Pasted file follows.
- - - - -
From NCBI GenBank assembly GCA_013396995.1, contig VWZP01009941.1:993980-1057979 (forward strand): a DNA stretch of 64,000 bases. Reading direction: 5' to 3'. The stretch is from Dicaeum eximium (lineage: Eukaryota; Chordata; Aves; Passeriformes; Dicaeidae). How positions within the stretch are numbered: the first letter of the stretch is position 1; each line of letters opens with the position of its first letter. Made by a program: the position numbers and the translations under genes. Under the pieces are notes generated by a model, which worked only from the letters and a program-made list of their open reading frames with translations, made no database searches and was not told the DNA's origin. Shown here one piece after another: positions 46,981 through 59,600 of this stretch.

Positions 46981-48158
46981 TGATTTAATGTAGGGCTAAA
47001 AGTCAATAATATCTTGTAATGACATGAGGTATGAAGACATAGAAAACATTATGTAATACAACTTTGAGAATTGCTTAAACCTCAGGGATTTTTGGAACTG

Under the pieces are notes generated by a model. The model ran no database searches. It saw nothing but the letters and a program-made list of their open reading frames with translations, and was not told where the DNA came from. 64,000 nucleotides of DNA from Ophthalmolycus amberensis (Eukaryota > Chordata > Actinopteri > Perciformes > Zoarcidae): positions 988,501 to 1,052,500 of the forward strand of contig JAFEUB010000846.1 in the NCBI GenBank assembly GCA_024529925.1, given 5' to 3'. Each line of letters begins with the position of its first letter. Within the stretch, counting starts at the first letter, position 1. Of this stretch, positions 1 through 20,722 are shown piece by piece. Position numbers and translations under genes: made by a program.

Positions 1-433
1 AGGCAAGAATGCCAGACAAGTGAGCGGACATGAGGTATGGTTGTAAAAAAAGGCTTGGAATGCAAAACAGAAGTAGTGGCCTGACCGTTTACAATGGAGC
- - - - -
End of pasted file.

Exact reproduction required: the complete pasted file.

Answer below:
From NCBI GenBank assembly GCA_013396995.1, contig VWZP01009941.1:993980-1057979 (forward strand): a DNA stretch of 64,000 bases. Reading direction: 5' to 3'. The stretch is from Dicaeum eximium (lineage: Eukaryota; Chordata; Aves; Passeriformes; Dicaeidae). How positions within the stretch are numbered: the first letter of the stretch is position 1; each line of letters opens with the position of its first letter. Made by a program: the position numbers and the translations under genes. Under the pieces are notes generated by a model, which worked only from the letters and a program-made list of their open reading frames with translations, made no database searches and was not told the DNA's origin. Shown here one piece after another: positions 46,981 through 59,600 of this stretch.

Positions 46981-48158
46981 TGATTTAATGTAGGGCTAAA
47001 AGTCAATAATATCTTGTAATGACATGAGGTATGAAGACATAGAAAACATTATGTAATACAACTTTGAGAATTGCTTAAACCTCAGGGATTTTTGGAACTG

Under the pieces are notes generated by a model. The model ran no database searches. It saw nothing but the letters and a program-made list of their open reading frames with translations, and was not told where the DNA came from. 64,000 nucleotides of DNA from Ophthalmolycus amberensis (Eukaryota > Chordata > Actinopteri > Perciformes > Zoarcidae): positions 988,501 to 1,052,500 of the forward strand of contig JAFEUB010000846.1 in the NCBI GenBank assembly GCA_024529925.1, given 5' to 3'. Each line of letters begins with the position of its first letter. Within the stretch, counting starts at the first letter, position 1. Of this stretch, positions 1 through 20,722 are shown piece by piece. Position numbers and translations under genes: made by a program.

Positions 1-433
1 AGGCAAGAATGCCAGACAAGTGAGCGGACATGAGGTATGGTTGTAAAAAAAGGCTTGGAATGCAAAACAGAAGTAGTGGCCTGACCGTTTACAATGGAGC